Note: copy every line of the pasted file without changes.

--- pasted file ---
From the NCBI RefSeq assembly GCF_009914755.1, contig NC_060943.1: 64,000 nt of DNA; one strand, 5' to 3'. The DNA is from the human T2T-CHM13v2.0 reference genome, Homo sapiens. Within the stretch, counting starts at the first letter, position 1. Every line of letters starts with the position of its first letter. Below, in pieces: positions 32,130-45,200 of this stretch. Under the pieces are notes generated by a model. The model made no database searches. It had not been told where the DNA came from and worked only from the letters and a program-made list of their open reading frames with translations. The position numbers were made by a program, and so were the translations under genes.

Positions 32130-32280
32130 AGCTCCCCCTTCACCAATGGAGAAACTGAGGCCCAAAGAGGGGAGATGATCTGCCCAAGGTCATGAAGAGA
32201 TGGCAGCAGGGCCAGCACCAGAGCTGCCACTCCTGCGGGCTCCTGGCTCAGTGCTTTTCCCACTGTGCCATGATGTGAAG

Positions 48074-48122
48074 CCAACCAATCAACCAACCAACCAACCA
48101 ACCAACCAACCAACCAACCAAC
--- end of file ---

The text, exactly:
From the NCBI RefSeq assembly GCF_009914755.1, contig NC_060943.1: 64,000 nt of DNA; one strand, 5' to 3'. The DNA is from the human T2T-CHM13v2.0 reference genome, Homo sapiens. Within the stretch, counting starts at the first letter, position 1. Every line of letters starts with the position of its first letter. Below, in pieces: positions 32,130-45,200 of this stretch. Under the pieces are notes generated by a model. The model made no database searches. It had not been told where the DNA came from and worked only from the letters and a program-made list of their open reading frames with translations. The position numbers were made by a program, and so were the translations under genes.

Positions 32130-32280
32130 AGCTCCCCCTTCACCAATGGAGAAACTGAGGCCCAAAGAGGGGAGATGATCTGCCCAAGGTCATGAAGAGA
32201 TGGCAGCAGGGCCAGCACCAGAGCTGCCACTCCTGCGGGCTCCTGGCTCAGTGCTTTTCCCACTGTGCCATGATGTGAAG

Positions 48074-48122
48074 CCAACCAATCAACCAACCAACCAACCA
48101 ACCAACCAACCAACCAACCAAC